In the past couple of years, Jack the Ripper theories have gone from the baroque to the postmodern. From the numerous suspects put forward by sundry pro-am researchers to the Unified Ripper Theory created for Alan Moore's From Hell, the impulse seems to have been to try to create some grand narrative the encompasses all the messy details of the case. (To be fair to Mr. Moore - though we should hardly bother, he's rarely fair to us – his From Hell is intended more as a artistic exercise than a hypothesis.)
Of late, however, the messy details seem to have won. To steal the words from the magician, "The centre cannot hold." Recently, Stephen Knight proposed that the reason the police could never find Saucy Jack was that there was no single killer. Instead, Jack the Ripper was a sort of folk character/brand name: a bit of street mythology crooks evoked whenever a particularly nasty bit of business went down.
Now, to go full-on Baudrillardean mode, a new book proposes the theory that Jack the Ripper was a media invention cooked up to give circulation numbers a boost. Here's the 411:
Jack the Ripper was a forgery invented by journalists to link a series of unrelated murders and sell newspapers, according to a new book.
The unsolved murders of five prostitutes in London's East End in 1888 have spawned innumerable theories over the identity of the 'real' Jack the Ripper - with candidates including artist Walter Sickert, Alice In Wonderland author Lewis Carroll and even Queen Victoria's grandson the Duke of Clarence.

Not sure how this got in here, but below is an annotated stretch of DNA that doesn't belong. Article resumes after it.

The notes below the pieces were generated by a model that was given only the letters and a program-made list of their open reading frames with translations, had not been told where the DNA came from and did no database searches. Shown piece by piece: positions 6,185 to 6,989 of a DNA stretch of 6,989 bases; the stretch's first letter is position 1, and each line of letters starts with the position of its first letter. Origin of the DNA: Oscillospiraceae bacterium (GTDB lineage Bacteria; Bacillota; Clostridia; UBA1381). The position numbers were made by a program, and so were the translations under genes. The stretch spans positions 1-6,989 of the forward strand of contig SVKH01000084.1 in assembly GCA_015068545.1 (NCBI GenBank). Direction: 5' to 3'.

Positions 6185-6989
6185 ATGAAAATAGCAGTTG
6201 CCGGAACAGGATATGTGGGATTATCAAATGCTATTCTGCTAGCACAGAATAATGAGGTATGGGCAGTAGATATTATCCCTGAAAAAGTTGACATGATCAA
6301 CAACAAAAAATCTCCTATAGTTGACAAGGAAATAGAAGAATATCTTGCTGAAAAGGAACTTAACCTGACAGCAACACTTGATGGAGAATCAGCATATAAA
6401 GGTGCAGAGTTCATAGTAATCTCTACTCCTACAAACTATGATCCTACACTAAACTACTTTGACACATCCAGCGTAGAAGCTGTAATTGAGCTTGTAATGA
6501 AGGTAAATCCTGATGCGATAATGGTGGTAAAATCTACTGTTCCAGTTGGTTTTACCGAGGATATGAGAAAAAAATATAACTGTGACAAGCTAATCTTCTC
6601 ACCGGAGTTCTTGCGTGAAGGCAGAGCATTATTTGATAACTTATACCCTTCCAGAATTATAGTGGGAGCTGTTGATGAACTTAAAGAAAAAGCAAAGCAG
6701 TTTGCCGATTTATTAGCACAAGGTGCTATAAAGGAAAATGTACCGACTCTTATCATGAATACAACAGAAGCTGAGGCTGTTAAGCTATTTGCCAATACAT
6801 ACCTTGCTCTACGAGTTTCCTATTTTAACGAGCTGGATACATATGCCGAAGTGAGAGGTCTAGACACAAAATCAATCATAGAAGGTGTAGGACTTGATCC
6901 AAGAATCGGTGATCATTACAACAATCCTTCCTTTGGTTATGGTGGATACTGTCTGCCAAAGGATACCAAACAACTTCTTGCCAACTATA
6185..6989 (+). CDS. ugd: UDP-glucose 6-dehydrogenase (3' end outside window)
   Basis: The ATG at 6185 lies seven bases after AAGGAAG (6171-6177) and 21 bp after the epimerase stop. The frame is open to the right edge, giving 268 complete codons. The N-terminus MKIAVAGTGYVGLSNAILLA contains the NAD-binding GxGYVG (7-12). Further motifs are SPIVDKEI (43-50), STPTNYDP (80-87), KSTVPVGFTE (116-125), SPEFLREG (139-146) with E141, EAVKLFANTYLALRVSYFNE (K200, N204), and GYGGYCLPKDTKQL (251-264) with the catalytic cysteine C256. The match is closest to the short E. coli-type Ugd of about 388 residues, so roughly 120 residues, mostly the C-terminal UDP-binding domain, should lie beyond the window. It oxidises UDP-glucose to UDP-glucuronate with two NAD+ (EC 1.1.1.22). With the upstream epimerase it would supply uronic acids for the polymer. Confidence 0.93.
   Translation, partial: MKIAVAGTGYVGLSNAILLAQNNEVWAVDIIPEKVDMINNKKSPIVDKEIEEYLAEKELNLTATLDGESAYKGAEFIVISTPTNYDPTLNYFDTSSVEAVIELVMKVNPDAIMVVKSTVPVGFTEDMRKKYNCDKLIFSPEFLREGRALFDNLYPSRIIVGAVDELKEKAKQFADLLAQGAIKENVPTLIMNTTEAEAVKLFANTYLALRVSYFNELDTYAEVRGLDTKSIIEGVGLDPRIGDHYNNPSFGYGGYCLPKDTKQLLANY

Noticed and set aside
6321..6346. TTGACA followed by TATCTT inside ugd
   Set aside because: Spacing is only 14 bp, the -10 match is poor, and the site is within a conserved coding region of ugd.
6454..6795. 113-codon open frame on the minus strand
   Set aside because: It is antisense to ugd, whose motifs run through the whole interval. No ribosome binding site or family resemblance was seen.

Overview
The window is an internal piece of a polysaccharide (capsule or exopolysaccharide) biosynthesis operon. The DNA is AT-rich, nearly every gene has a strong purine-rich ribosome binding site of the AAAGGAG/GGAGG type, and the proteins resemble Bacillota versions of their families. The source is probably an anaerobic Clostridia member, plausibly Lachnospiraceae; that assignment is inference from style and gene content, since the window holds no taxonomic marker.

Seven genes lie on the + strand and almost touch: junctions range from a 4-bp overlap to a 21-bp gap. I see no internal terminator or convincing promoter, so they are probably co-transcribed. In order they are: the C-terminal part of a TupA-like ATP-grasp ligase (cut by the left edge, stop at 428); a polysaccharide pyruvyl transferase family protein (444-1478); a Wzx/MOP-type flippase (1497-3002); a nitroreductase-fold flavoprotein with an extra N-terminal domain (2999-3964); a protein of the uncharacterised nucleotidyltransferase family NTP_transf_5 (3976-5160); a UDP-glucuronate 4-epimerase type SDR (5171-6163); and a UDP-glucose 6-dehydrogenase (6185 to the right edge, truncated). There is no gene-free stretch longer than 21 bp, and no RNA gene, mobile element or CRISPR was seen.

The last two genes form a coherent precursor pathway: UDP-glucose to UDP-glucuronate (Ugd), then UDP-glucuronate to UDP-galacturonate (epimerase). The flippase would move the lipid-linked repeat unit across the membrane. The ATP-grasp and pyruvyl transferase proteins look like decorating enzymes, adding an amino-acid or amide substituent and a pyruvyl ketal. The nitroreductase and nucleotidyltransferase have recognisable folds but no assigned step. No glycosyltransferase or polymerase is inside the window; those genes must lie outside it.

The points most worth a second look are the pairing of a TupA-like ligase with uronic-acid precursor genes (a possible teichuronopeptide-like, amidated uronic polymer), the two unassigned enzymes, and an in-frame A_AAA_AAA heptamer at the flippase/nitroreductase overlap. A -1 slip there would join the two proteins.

But now historian Dr Andrew Cook claims to have blown all these theories out of the water by dismissing the notion of a brutal, murderous spree by one 'serial killer' altogether.
Later in the Daily Mail Reporter article:
Dr Cook says streetwalkers Mary Nichols, Catherine Eddowes, Mary Kelly, Elizabeth Stride and Annie Chapman were killed by different men, as were the six other Whitechapel victims often added to the Ripper's toll.
He takes his evidence from police and medical experts at the time who expressed doubts about the single killer theory even as it began to take hold on the public imagination.
The senior Whitechapel policeman at the time of the killings admitted in his retirement speech that he did not believe Mary Kelly was killed by 'Jack the Ripper', Dr Cook points out.
The assistant police surgeon who examined all five victims, Percy Clark, told the East London Observer in 1910: 'I think perhaps one man was responsible for three of them. I would not like to say he did the others.'
However, comments like this were a drop in an ocean as the myth of the lone rogue killer took hold of the Victorian imagination.
Dr Cook shows that the newly-launched Star newspaper was the first to claim that one man was behind three of the 1888 killings.
Even though most experts today agree that two of these - Emma Smith and Martha Tabram - were not carried out by the same man, the Star's prurient accounts of the on-going murders massively boosted its circulation.
This reminds of the Ripper's boast in From Hell that he will give birth to the 20th century. Moore's own lines appear to have been reworked and trumped by modern Ripperologists.